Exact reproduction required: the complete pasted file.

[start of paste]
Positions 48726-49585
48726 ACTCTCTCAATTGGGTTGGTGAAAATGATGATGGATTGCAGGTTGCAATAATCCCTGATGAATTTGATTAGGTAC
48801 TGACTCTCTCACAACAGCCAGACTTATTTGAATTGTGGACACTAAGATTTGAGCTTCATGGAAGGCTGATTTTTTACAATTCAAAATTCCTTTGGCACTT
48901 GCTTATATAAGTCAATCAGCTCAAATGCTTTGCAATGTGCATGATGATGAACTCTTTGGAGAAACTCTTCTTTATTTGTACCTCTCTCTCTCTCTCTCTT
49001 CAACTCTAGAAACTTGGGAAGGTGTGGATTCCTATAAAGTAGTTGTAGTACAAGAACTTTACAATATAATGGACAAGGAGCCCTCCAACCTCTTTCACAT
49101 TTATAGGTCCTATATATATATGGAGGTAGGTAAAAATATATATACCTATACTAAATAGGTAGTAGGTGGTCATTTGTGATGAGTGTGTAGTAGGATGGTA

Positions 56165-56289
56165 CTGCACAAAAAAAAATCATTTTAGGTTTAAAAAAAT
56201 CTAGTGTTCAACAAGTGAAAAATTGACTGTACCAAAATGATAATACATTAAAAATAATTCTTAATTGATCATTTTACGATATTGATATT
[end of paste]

Positions 48726-49585
48726 ACTCTCTCAATTGGGTTGGTGAAAATGATGATGGATTGCAGGTTGCAATAATCCCTGATGAATTTGATTAGGTAC
48801 TGACTCTCTCACAACAGCCAGACTTATTTGAATTGTGGACACTAAGATTTGAGCTTCATGGAAGGCTGATTTTTTACAATTCAAAATTCCTTTGGCACTT
48901 GCTTATATAAGTCAATCAGCTCAAATGCTTTGCAATGTGCATGATGATGAACTCTTTGGAGAAACTCTTCTTTATTTGTACCTCTCTCTCTCTCTCTCTT
49001 CAACTCTAGAAACTTGGGAAGGTGTGGATTCCTATAAAGTAGTTGTAGTACAAGAACTTTACAATATAATGGACAAGGAGCCCTCCAACCTCTTTCACAT
49101 TTATAGGTCCTATATATATATGGAGGTAGGTAAAAATATATATACCTATACTAAATAGGTAGTAGGTGGTCATTTGTGATGAGTGTGTAGTAGGATGGTA

Positions 56165-56289
56165 CTGCACAAAAAAAAATCATTTTAGGTTTAAAAAAAT
56201 CTAGTGTTCAACAAGTGAAAAATTGACTGTACCAAAATGATAATACATTAAAAATAATTCTTAATTGATCATTTTACGATATTGATATT